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More than Luck

Australian Protest in a Social Movement Society

Ben Hightower and Scott East

This introduction begins by challenging a common narrative formed in relation to Australia—that it is a “lucky country.” This “exceptionalist” view of Australia is also evidenced in national legal frameworks relating to human rights. Drawing on histories of Australian politics, it is argued that social justice stems not from luck or an exceptional legislative system, but from various forms of social contestation. Especially since the global protests of 2011, more scholars are considering the organization, impacts, and practices of social movements that occur on a global scale. Despite the evolution of globalized protest, this collection is informed by Connell’s southern theory (2007), which identifies the unequal geopolitics of knowledge. The articles in this issue provide a diverse range of case studies that can inform protest practices and evidence the vitality of dissent in Australia. Activist knowledges and a quest for collaborative approaches to protest are the two elements that run throughout this issue of Contention.

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Robert Morrell

took this forward with global impact, in her more recent engagement with Southern Theory. When Nelson Mandela was released from 27 years in prison in 1990, gender studies was in an early state of scholarly development in South Africa. There had been

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Recentering the South in Studies of Migration

Elena Fiddian-Qasmiyeh

Southern theories” ( Connell 2007 ) and “epistemologies of the South” ( Santos 2014 ). A range of disciplinary, epistemological, and methodological traditions have thus guided the deconstruction of hegemonic conceptual models used in mainstream North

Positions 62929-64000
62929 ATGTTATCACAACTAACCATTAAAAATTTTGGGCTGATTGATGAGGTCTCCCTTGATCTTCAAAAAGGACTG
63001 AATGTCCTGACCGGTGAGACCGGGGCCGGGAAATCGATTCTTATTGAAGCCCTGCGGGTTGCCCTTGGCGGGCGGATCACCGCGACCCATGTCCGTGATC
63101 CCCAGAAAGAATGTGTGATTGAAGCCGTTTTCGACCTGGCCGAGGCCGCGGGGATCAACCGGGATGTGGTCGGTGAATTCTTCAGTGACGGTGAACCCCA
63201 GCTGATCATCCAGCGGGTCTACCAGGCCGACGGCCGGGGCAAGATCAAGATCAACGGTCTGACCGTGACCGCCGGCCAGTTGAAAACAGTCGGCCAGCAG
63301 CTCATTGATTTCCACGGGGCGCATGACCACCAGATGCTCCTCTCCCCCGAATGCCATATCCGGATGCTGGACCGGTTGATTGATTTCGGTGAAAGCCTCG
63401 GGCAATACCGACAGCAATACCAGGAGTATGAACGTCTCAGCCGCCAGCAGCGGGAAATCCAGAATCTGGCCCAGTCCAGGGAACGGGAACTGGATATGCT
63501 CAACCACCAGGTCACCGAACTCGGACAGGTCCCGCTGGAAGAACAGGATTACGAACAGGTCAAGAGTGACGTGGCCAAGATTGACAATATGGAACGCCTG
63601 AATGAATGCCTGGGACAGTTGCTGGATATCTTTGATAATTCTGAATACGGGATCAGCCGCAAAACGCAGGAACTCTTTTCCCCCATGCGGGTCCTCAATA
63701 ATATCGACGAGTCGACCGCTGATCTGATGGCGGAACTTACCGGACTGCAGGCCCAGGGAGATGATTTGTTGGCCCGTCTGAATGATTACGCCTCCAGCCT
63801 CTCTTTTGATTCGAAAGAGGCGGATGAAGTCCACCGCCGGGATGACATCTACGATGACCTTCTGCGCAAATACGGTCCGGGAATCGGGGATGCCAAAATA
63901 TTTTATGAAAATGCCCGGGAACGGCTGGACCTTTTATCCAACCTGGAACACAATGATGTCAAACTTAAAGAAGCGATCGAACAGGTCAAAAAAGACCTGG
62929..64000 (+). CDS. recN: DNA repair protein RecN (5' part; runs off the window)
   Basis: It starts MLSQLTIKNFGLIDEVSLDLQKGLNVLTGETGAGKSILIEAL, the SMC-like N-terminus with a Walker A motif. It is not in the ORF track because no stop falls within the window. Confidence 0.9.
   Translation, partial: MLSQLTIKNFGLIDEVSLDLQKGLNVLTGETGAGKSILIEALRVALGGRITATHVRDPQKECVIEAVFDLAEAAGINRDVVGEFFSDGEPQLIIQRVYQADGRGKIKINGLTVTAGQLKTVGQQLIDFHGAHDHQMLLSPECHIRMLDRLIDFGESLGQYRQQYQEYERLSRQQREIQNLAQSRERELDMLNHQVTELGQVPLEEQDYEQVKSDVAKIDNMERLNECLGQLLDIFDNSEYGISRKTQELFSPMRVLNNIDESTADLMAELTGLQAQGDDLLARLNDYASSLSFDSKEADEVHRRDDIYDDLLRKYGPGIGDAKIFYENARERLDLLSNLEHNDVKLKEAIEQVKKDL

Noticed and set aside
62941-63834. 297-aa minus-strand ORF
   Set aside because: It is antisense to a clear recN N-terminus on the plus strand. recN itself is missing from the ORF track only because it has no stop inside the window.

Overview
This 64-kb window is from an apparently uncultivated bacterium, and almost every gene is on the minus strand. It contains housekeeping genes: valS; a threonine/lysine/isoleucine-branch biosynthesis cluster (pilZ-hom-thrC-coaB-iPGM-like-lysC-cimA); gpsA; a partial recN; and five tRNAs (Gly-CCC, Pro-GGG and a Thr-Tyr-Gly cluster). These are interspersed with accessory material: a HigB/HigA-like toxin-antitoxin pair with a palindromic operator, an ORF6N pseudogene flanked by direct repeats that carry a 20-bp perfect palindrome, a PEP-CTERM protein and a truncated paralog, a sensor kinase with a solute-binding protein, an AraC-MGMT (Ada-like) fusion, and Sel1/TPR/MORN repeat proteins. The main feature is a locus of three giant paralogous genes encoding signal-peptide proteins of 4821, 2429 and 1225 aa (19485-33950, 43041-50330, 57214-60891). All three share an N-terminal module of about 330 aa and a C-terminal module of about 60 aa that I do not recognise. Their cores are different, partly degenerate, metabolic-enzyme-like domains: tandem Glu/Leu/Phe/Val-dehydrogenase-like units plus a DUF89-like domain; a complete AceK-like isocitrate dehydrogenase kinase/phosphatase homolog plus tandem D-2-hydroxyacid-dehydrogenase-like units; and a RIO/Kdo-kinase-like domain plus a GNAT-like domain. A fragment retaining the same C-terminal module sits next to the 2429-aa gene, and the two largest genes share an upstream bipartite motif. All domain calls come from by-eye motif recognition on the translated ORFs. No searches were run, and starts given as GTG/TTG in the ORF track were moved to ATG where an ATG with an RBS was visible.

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Julien Brachet, Victoria L. Klinkert, Cory Rodgers, Robtel Neajai Pailey, Elieth Eyebiyi, Rachel Benchekroun, Grzegorz Micek, Natasha N. Iskander, Aydan Greatrick, Alexandra Bousiou, and Anne White

, postcolonial, anticolonial, indigenous, or Southern theories, while also pointing to their respective contradictory and complex inner workings, they assert that a “commitment to challenging and resisting all forms of oppression and domination, of all peoples

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Johanna Gehmacher, Svetla Baloutzova, Orlin Sabev, Nezihe Bilhan, Tsvetelin Stepanov, Evgenia Kalinova, Zorana Antonijevic, Alexandra Ghit, Chiara Bonfiglioli, Ana Luleva, Barbara Klich-Kluczewska, Courtney Doucette, Katarzyna Stańczak-Wiślicz, Valentina Mitkova, Vjollca Krasniqi, Pepka Boyadjieva, Marina Hughson, and Rayna Gavrilova

Hughson claims, is based on “our own direct experience, our own ontology and the ontology of our context” (39). The theory of semiperipherality is built on several different theories: The first one, articulated by Raewyn Connell in 2007 as “Southern Theory

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A Woman Politician in the Cold War Balkans

From Biography to History

Krassimira Daskalova

way gender theory is usually done. On this see, the fine analysis of the Australian scholar Raewyn Connell, Southern Theory: Social Science and the Global Dynamics of Knowledge (Cambridge: Polity, 2007). From the position of the (Balkan

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Ten Years After

Communism and Feminism Revisited

Francisca de Haan, Kristen Ghodsee, Krassimira Daskalova, Magdalena Grabowska, Jasmina Lukić, Chiara Bonfiglioli, Raluca Maria Popa, and Alexandra Ghit

this issue see the fine analysis of the Australian scholar Raewyn Connel, Southern Theory: Social Science and the Global Dynamics of Knowledge (Cambridge: Polity, 2007). From the position of the (Balkan) “semiperiphery,” the Serbian sociologist Marina